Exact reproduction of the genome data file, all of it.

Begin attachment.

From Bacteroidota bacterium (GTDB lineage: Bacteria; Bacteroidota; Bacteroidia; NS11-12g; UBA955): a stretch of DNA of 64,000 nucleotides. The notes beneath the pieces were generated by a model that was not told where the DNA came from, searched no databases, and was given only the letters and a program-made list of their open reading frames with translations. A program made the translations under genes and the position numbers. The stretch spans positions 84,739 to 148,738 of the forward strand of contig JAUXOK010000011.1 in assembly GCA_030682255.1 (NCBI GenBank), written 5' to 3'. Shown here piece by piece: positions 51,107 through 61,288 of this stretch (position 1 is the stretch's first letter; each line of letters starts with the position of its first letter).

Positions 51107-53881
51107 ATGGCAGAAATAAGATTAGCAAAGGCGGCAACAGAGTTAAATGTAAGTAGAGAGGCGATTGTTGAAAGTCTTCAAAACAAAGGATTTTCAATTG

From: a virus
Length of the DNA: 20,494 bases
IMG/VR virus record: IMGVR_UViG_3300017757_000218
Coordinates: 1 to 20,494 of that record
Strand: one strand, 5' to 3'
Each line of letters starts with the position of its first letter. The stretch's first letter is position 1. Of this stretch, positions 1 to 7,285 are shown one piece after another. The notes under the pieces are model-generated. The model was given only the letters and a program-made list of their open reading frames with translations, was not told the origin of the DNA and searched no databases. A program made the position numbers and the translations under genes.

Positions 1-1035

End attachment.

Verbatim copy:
From Bacteroidota bacterium (GTDB lineage: Bacteria; Bacteroidota; Bacteroidia; NS11-12g; UBA955): a stretch of DNA of 64,000 nucleotides. The notes beneath the pieces were generated by a model that was not told where the DNA came from, searched no databases, and was given only the letters and a program-made list of their open reading frames with translations. A program made the translations under genes and the position numbers. The stretch spans positions 84,739 to 148,738 of the forward strand of contig JAUXOK010000011.1 in assembly GCA_030682255.1 (NCBI GenBank), written 5' to 3'. Shown here piece by piece: positions 51,107 through 61,288 of this stretch (position 1 is the stretch's first letter; each line of letters starts with the position of its first letter).

Positions 51107-53881
51107 ATGGCAGAAATAAGATTAGCAAAGGCGGCAACAGAGTTAAATGTAAGTAGAGAGGCGATTGTTGAAAGTCTTCAAAACAAAGGATTTTCAATTG

From: a virus
Length of the DNA: 20,494 bases
IMG/VR virus record: IMGVR_UViG_3300017757_000218
Coordinates: 1 to 20,494 of that record
Strand: one strand, 5' to 3'
Each line of letters starts with the position of its first letter. The stretch's first letter is position 1. Of this stretch, positions 1 to 7,285 are shown one piece after another. The notes under the pieces are model-generated. The model was given only the letters and a program-made list of their open reading frames with translations, was not told the origin of the DNA and searched no databases. A program made the position numbers and the translations under genes.

Positions 1-1035